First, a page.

Monday, November 26, 2012

Books for breakfast, and bed

The Menu

Agueda, by Bambi Harper


1. Bambi was a classmate two semesters ago, so I'd had the privilege of reading a chapter from "Agueda" before its publication a few months ago. That chapter was so properly and cleanly written, and yet so full of detail about the Manila of years long past (the book begins during the twilight years of Spain in the Philippines, the preview chapter I'd read, during the early American regime)-- including details that you don't find in history books, but (are made to seem) plausible (in that chapter, a male American secretary to a high ranking official transforms into the first transvestite courtesan in Manila)--that I simply could not put it down. I'm now halfway through the book, having begun it Sunday morning. I read it before church, during breakfast, at lunch, while snacking at Jollibee, and then at Cibo, even during the 15-minute intermission that bisects Repertory Philippine's staging of Disney's Camp Rock. The little one wanted to chat with her friends instead of sit by me. :)

2. Just at that point where my attention began to flag (the book goes through the tedium of Agueda's young life, including the usual things that happen in fiction to nubile female servants, and the convent-school relationship between Agueda and a friend--(think Ninotchka Rosca)--I am waiting for these events to turn into more than just plot points), the narrative shifts to the man whom I think Agueda will eventually wed. And that man (as well as the world he moves in) is more interesting than Agueda's trysts with an increasingly senile man. Agueda, too, gets a new love interest at this point (who is not the man I was just talking about)--though I can't understand her instantaneous attraction to him (her first encounter is with what I can only describe as his "hairy paw", held out to her in friendship).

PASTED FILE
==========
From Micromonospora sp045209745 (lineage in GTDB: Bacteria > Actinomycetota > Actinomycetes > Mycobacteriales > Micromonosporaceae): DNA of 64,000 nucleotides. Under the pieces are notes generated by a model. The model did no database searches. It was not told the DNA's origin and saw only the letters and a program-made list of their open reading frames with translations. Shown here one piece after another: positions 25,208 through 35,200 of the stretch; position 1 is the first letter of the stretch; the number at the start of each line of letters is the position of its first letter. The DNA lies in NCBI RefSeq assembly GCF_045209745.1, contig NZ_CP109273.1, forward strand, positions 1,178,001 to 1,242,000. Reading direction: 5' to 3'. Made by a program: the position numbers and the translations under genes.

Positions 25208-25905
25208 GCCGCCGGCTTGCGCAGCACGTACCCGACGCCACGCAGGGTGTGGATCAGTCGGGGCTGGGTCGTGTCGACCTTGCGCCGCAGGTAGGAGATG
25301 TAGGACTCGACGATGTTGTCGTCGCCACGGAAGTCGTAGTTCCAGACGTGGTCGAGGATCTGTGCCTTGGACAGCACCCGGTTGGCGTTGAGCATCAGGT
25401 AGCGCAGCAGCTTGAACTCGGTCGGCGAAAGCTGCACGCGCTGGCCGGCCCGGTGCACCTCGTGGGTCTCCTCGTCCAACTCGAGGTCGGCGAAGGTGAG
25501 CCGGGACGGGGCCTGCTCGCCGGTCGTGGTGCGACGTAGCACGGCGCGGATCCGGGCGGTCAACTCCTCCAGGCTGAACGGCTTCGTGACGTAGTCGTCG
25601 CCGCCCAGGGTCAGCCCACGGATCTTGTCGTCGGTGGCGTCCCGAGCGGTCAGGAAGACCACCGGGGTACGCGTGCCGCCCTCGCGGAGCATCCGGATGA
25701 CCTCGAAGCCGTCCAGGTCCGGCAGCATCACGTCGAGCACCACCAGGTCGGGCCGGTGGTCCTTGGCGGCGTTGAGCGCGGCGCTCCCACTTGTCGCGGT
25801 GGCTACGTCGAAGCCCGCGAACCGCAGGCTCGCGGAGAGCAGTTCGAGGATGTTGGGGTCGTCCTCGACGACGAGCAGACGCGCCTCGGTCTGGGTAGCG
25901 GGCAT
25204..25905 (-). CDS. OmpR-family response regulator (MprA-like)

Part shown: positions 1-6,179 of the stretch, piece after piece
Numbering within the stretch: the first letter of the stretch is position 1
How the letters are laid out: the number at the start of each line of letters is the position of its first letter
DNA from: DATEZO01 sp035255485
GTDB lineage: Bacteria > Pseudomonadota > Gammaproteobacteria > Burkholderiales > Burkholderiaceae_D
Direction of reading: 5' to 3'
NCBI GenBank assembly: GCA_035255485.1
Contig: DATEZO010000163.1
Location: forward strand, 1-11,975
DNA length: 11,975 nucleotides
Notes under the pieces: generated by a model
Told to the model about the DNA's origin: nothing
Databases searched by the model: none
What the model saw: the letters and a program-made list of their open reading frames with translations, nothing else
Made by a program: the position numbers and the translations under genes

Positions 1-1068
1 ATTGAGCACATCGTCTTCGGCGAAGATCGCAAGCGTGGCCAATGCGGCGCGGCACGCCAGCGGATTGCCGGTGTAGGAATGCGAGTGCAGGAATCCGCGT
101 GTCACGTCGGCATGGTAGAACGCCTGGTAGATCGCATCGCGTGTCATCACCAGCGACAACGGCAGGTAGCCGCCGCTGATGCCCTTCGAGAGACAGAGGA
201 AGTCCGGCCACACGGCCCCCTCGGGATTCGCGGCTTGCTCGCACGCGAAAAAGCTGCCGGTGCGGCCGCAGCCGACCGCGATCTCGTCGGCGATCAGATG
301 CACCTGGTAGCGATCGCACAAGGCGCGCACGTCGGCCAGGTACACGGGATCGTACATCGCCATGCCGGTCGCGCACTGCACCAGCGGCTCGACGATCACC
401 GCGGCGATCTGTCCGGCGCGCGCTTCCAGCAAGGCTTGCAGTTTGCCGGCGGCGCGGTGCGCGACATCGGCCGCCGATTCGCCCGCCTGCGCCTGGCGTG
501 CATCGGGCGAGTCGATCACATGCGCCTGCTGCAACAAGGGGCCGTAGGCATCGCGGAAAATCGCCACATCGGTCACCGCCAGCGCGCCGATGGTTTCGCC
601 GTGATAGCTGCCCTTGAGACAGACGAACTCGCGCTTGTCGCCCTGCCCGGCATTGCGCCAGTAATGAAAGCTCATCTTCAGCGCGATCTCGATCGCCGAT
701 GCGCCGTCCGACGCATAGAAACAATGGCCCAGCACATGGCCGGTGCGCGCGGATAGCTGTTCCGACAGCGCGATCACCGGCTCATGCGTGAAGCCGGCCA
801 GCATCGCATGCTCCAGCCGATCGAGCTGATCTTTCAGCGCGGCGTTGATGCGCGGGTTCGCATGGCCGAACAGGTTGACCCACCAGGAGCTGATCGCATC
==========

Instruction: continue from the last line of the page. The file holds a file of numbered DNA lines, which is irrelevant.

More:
3. On the "nubile female's destiny" trope: Bambi was my classmate in a class that was designed to help us explain our "poetics". Her work, she said, was actually allegorical--so that Agueda stood for, well, the Philippines; her master stood for Spain, etc. And so what happens to Agueda is allegorical too. So old school, you say? True. Which is also why I kept reading--because for the most part, the novel doesn't come off as a tired cliche about the Philippines or nationhood. And I credit Bambi's intimate knowledge of the details of life in a Philippines past and her deft handling of narrative for achieving this.

4. There were one or two instances when the point of view seemed to shift quite suddenly, and then return to the dominant POV (I've made a mental note to try to understand why these shifts happened), and I can't quite make out whether things are happening in Bicol or in Manila (which, of course, may very well be my fault, and means I will need to go through the novel a second time). Already I'm quite excited to find out what argument the book is making (all novels are a kind of argument, to me)--and whether the message is worth the trip.

5. But what about the characters, you ask, do you sympathize with them? I did, particularly in the beginning. But I think I'll need to read the rest of the book to give a proper review. I put it aside today with great reluctance (It's Monday, I need to write), but will gladly write more about it after I finish, hopefully soon.

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